M Kozawa , M Honma and H. Suzuki
 

Although primary human hepatocytes are commonly used for induction studies, the evaluation method is associated with several problems. More recently, a reporter gene assay has been suggested to be an alternative, although the contribution of only transfected nuclear receptors can be evaluated. The aim of the present study was to establish a method by which the extent of in vivo CYP3A4 induction in humans can be quantitatively predicted based on in vitro results with a reporter gene assay. From previous reports, we calculated in vivo induction ratios (Rin vivo) caused by prototypical inducers based on the alterations in the hepatic intrinsic clearance of probe drugs. Next, we derived equations by which these Rin vivo values can be predicted from the results of a reporter gene assay. To use the data obtained from a reporter gene assay, rifampicin was used as a reference drug. The correction coefficient (CC), which is used to quantitatively correlate the activity of inducers between in vitro and in vivo situations, was calculated by comparing the predicted data with the observed Rin vivo values for rifampicin. With the calculated CC value, good correlations were found between the predicted and observed Rin vivo values for other inducers such as phenobarbital, phenytoin, and omeprazole. Taken together, with the equations derived in the present study, we have been able to predict the extent of in vivo induction of human CYP3A4 by inducers in a time-dependent and quantitative manner from in vitro data.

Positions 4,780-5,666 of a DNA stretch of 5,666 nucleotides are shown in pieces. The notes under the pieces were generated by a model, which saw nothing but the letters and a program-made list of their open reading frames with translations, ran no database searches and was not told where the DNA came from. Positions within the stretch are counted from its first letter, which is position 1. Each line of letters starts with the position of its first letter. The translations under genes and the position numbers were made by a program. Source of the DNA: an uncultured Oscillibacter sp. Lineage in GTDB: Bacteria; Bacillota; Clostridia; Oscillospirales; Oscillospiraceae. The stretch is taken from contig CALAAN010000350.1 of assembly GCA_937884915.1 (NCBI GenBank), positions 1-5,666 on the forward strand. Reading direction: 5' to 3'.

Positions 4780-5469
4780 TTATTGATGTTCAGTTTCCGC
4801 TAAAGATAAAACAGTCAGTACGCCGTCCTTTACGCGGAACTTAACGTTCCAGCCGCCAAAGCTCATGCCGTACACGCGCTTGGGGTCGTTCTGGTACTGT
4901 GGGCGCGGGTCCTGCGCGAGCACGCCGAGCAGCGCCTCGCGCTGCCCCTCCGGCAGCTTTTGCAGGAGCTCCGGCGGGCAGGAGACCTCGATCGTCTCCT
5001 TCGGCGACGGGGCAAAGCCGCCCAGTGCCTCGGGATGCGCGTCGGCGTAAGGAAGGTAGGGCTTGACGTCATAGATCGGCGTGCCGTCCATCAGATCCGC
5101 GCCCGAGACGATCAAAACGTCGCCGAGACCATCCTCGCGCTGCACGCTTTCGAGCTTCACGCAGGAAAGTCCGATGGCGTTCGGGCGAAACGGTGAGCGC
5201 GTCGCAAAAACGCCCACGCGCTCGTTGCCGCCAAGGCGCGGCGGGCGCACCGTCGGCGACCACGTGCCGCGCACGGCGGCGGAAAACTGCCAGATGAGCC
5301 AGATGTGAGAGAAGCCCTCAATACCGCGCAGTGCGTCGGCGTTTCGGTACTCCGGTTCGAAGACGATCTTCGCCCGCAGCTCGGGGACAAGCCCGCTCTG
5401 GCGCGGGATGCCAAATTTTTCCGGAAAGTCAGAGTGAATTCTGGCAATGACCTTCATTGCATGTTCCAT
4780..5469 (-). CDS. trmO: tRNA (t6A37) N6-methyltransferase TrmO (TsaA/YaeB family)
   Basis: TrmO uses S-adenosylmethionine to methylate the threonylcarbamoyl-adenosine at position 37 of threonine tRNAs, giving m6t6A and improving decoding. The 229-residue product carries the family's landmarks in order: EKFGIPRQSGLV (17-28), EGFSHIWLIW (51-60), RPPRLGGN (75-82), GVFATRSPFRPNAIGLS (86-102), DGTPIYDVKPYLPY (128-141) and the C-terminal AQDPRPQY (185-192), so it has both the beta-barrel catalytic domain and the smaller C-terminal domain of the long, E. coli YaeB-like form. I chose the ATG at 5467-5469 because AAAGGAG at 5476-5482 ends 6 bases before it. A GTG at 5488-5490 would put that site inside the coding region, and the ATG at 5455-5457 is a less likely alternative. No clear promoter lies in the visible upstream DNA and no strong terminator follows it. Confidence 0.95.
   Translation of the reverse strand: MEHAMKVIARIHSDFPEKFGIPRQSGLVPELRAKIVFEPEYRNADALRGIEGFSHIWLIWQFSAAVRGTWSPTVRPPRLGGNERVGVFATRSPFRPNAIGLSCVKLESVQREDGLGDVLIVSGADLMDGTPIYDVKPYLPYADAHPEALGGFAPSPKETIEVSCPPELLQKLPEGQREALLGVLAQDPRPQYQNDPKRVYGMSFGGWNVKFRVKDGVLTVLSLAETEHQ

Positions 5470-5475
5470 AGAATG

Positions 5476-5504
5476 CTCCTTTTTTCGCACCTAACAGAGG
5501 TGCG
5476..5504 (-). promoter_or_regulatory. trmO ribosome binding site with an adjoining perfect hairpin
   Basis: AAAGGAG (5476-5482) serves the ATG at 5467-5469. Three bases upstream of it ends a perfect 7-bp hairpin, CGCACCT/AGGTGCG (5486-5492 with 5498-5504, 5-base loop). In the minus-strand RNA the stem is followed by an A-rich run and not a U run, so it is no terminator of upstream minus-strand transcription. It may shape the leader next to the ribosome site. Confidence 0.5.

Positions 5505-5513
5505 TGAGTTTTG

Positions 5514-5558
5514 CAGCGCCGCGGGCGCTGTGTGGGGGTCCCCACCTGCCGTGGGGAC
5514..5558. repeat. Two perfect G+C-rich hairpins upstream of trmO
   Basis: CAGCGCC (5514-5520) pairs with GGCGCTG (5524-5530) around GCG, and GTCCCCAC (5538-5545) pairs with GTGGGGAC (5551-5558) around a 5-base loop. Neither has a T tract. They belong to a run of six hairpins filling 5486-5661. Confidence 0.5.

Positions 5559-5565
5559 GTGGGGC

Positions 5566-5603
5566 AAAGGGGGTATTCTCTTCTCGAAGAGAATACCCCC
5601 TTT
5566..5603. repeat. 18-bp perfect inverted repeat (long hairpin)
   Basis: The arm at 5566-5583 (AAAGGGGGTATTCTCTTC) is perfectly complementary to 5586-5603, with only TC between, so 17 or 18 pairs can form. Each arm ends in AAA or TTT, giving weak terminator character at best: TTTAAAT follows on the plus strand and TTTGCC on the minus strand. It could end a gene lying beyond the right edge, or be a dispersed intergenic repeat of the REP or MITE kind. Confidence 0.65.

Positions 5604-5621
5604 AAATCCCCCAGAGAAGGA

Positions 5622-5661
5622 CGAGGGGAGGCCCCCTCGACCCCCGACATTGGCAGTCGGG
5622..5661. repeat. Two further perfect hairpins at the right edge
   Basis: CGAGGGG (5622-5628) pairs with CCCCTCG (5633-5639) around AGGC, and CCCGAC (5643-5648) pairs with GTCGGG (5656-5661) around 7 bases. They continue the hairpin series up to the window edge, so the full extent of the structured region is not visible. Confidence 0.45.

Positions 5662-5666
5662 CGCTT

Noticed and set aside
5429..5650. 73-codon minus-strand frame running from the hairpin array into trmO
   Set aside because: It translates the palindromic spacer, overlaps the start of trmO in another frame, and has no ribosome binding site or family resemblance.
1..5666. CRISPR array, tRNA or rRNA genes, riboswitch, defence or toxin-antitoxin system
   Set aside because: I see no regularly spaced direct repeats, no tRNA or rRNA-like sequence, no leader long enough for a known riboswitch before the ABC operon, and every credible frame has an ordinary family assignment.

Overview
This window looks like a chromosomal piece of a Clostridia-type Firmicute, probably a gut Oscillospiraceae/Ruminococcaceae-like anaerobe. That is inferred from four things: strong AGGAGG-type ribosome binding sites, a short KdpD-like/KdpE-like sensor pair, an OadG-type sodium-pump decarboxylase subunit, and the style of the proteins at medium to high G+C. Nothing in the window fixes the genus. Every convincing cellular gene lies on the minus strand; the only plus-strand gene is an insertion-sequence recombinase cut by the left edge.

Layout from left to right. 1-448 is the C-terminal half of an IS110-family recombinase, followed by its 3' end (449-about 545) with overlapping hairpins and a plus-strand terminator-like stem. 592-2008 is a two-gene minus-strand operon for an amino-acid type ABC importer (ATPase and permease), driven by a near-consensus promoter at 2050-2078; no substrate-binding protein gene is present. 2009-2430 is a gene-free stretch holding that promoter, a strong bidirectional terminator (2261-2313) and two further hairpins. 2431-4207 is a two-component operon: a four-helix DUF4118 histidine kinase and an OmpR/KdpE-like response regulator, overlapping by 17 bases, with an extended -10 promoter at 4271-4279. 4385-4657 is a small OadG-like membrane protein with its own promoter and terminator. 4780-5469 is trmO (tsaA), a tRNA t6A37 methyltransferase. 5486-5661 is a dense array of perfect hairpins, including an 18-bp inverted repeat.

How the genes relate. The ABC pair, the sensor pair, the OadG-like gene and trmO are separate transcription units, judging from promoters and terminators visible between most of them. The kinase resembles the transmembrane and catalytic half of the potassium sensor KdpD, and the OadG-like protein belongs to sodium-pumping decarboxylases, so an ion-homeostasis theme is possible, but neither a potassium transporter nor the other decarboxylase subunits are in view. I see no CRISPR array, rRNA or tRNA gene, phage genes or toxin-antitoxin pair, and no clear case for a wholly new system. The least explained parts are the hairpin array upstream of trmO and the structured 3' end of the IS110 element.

Flow modulation effect on N incorporation into GaAs(1-x)Nx films during chemical beam epitaxy growth
  H. Suzuki , K. Nishimura , K. Saito , Y. Ohshita , N. Kojima and M. Yamaguchi
 

The change in the surface concentration of N ([N]s) on a GaAs surface under N and As source injections is investigated using the N atomic layer doping (N-ALD) technique, and the key factor determining [N]s is discussed. The As and N precursors source gases are trisdimethylaminoarsenic (TDMAAs, [N(CH3)2]3As) and monomethylhydrazine (MMHy, N2H3CH3), respectively. N-ALD layers are prepared by using two gas injection sequences (A: MMHy injection and B: MMHy and TDMAAs injections). [N]s increases with decreasing growth temperature in both sequences. [N]s in sequence A is higher than that of sequence B. In sequence B, Δ[N]st is proportional to exp(–tN), where t and τN are the gas injection time and the residence time of N, respectively. It is observed that the number of vacant sites, [V]s,N, remaining constant during gas injections. In sequence A, Δ[N]st cannot be fitted by a single exponential function, indicating that [V]s,N is not constant. From these results, we suggest that the vacant sites at the surface are created not only by N desorption but also by As desorption. It has been found that As desorption is enhanced by MMHy injection. As desorption reaction has been confirmed by in situ auger electron spectroscopy measurements. These results indicate that [N]s is determined by the competitive absorption between N and As, [V]s,N, and τN.

  N Kurosawa , T Hirata and H. Suzuki